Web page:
By Joseph R. Stemmle
People spend most of their college career refining networking skills, perfecting their resume, and completing mock interviews. But once they start their career, professional development can take a back seat to day-to-day work and life responsibilities.
Whether just starting a career or having over 25 years of experience, you need to increase your skills to succeed in your role and ultimately advance your career. Here are some of professional development tips to stay competitive and promote your career growth.
Update Your Resume
When was the last time you took the time to update your resume? You should update your resume every six months to delete non-pertinent information and highlight new skills and roles.
You never know when the next career position or scholarship opportunity will arise and you want to make sure your resume accurately reflects the things you have accomplished and who you are today.
Recruiters spend on average six seconds viewing a resume so you need to find out how to stand out. Having an expert review your resume will help you with the overall appearance and hopefully give you a leg up against the competition.
New Planner Recruiting is the leading recruiting firm in Financial Planning for entry level financial planners and could be a great resource to review your resume.
Find A Mentor
The role of a mentor is to encourage the personal and professional development of a mentee through the sharing of knowledge, expertise and experience.
If your company doesn’t have an in-house mentoring program, consider looking for someone in a local Financial Planning Association (FPA) chapter to assist you.
FPA also has the MentorMatch program which is an online networking and career development tool that helps you connect with professionals right down the street or on the other side of the world.
Looking to sit for the July 2020 CFP® exam? Enroll in the CFP Board Mentor Program which is designed to help you stay on track while studying for the July exam and provides various resources throughout the four month program.
Build Your Network And Follow Up Regularly
The willingness to reach out to someone you don’t know is crucial to the art of networking. But what good is networking and making connections if your paths never cross again?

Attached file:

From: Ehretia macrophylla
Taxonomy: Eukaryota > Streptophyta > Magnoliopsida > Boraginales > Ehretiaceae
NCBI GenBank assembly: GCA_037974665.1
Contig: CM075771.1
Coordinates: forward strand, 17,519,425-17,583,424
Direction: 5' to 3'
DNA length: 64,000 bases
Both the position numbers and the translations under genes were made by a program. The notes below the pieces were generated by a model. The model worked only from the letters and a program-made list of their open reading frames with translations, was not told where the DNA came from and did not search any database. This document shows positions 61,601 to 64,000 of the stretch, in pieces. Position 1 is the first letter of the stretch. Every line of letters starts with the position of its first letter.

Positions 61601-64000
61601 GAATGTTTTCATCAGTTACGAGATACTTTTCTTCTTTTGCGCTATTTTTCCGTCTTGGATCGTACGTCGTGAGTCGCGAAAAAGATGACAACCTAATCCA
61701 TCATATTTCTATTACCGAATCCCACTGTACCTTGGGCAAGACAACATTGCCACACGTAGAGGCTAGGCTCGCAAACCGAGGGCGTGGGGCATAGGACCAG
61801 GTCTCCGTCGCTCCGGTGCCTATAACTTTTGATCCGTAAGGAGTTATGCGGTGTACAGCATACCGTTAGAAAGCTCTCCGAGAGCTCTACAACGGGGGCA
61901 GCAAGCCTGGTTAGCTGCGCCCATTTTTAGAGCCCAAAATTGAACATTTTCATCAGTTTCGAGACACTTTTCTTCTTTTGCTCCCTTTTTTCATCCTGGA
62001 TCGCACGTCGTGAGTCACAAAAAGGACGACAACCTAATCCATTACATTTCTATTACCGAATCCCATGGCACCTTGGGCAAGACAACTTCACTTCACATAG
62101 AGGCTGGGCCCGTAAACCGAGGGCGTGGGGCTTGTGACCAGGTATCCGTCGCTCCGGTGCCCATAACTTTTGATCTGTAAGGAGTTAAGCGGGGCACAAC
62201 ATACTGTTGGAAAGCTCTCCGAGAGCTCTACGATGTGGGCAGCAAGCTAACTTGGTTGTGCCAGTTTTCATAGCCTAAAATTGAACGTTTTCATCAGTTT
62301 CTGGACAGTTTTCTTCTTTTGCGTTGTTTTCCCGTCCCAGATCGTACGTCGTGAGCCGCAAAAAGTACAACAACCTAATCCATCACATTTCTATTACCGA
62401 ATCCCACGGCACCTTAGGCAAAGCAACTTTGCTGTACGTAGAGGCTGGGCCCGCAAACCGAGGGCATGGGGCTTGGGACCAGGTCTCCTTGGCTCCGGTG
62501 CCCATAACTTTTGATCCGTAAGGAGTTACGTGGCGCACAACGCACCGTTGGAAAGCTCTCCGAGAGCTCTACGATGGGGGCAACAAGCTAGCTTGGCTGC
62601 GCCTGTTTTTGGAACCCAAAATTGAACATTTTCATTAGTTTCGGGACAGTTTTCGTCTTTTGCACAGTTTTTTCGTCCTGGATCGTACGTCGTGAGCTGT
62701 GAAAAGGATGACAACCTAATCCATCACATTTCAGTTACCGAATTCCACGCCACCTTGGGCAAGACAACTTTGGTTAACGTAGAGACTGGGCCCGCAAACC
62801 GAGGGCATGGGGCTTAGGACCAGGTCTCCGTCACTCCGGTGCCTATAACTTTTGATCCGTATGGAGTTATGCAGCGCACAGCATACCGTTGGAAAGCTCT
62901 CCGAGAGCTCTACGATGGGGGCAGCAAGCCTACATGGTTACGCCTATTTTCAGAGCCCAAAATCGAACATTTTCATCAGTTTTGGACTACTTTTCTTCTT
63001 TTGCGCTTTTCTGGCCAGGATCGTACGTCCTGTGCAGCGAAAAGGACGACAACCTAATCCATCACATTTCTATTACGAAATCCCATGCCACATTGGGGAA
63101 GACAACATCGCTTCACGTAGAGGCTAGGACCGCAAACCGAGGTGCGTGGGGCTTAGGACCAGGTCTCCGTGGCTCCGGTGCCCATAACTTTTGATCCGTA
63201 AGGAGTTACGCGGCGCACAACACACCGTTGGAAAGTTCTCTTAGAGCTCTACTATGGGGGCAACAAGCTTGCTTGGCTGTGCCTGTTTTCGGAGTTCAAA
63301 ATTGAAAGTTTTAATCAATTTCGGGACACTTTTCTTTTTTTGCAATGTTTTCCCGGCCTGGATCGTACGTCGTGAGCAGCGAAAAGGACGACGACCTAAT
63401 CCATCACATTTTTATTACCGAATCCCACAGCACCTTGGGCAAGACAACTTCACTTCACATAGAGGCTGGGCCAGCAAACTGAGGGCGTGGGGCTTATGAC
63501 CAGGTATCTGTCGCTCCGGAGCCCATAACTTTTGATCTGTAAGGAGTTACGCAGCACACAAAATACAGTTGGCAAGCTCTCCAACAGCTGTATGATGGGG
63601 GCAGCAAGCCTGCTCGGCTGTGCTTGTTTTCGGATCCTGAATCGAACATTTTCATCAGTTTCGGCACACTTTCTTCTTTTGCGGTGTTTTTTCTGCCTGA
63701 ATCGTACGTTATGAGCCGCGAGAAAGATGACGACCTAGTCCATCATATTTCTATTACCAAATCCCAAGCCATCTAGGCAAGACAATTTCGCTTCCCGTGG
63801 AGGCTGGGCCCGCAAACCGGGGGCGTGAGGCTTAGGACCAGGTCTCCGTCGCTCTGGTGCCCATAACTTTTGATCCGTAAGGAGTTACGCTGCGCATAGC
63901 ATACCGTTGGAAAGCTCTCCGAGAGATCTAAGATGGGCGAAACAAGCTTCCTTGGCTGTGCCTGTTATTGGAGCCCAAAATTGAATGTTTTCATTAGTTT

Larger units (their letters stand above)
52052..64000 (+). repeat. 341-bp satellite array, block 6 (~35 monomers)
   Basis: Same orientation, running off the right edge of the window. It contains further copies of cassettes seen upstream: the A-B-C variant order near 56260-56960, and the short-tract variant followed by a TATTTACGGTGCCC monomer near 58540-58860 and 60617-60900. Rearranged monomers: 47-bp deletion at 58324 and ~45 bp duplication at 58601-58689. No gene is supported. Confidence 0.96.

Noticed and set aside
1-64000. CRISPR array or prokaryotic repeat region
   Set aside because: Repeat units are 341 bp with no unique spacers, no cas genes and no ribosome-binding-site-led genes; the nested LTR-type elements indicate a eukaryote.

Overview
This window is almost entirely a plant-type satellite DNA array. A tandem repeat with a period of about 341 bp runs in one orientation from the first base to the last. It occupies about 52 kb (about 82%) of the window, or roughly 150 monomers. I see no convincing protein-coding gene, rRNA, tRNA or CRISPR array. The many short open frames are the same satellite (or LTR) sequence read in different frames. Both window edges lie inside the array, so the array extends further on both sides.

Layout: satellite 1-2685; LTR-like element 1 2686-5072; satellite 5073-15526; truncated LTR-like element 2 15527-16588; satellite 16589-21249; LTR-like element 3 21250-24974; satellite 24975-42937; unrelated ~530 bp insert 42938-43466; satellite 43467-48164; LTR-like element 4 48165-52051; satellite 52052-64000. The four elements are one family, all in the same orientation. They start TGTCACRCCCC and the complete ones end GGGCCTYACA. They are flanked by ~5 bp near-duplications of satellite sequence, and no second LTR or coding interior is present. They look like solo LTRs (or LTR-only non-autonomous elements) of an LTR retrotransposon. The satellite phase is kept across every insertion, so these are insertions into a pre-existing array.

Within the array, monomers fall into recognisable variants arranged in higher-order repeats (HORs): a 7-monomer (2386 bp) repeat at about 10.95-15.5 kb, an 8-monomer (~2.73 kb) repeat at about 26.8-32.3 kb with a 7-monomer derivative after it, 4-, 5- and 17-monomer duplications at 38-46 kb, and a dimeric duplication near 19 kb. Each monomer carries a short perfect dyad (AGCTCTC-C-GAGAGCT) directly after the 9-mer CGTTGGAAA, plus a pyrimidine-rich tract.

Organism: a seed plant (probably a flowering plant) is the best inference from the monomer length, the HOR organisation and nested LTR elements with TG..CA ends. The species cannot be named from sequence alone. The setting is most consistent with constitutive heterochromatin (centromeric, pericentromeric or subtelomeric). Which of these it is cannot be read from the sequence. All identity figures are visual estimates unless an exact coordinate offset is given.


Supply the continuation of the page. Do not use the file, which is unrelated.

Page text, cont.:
One of the most important attributes to networking is keeping in touch with people you have met over time. The ability to check-in on a regular basis or provide a value add resource is important to building long-term relationships.
Create a re-occurring task to reach out to your connections or reserve a specific time during the week or the month to follow up with your network. Want to get out of the office? Coffee, Lunch, or Happy Hour can allow you to explore your city and build meaningful connections at the same time.
Create A Professional Development Plan
A professional development plan is a list of actionable steps for achieving your career goals.
You not only have the opportunity to reflect on where you want to be in the future but you come up with an action plan to accomplish the goals in 1 year, 3 years, and 5 years.
Start with a self-assessment of your interests, current skills, and personality. You must know where you are now before you can figure out where you want to go in the future.
The CFP Board completed a comprehensive guide to offer guidance on career development for financial planners. Unsure of the skills and experience required for your future career aspirations? It provides a detailed picture of each rung on the financial planner career ladder, including the skills, experience and responsibilities necessary for success in each position.
Do Something That Makes Your Uncomfortable
A ship in harbor is safe, but that is not what ships are built for. – John A. Shedd.
Trying to work on your independence? Go on a trip by yourself. Scared of public speaking? Join Toastmasters or speak to a group about financial planning. Want to improve your fitness? Try a new activity like yoga or rock climbing.
Our greatest growth can come from a place of discomfort so put something in your professional development plan that scares you. At first, it will most likely be a real struggle. Eventually, the uncomfortable feeling will stop or decrease and will start to get easier.
Joey is a financial advisor with Riverstone Wealth Advisory Group in Midlothian, Va. Joey graduated Magna Cum Laude from Virginia Commonwealth University (VCU) with a Bachelor of Science degree in Finance. Joey serves as the President-Elect of the Financial Planning Association (FPA) of Central VA and on the Board of Directors for the Financial Empowerment Board for the City of Richmond Treasurer’s Office. Joey also serves as the Program Director for the VCU CFP Board Registered Financial Planning Program and an adjunct instructor in the Finance Department.
FPA NexGen, a community of the Financial Planning Association® (FPA®), aims to provide support and collaboration for those professionals new to the financial planning profession. With more than 2,500 like-minded young professionals, members of FPA NexGen are ready to share their experiences and further the future of the financial planning profession. Learn more about our engaged community and join the conversation on Twitter.
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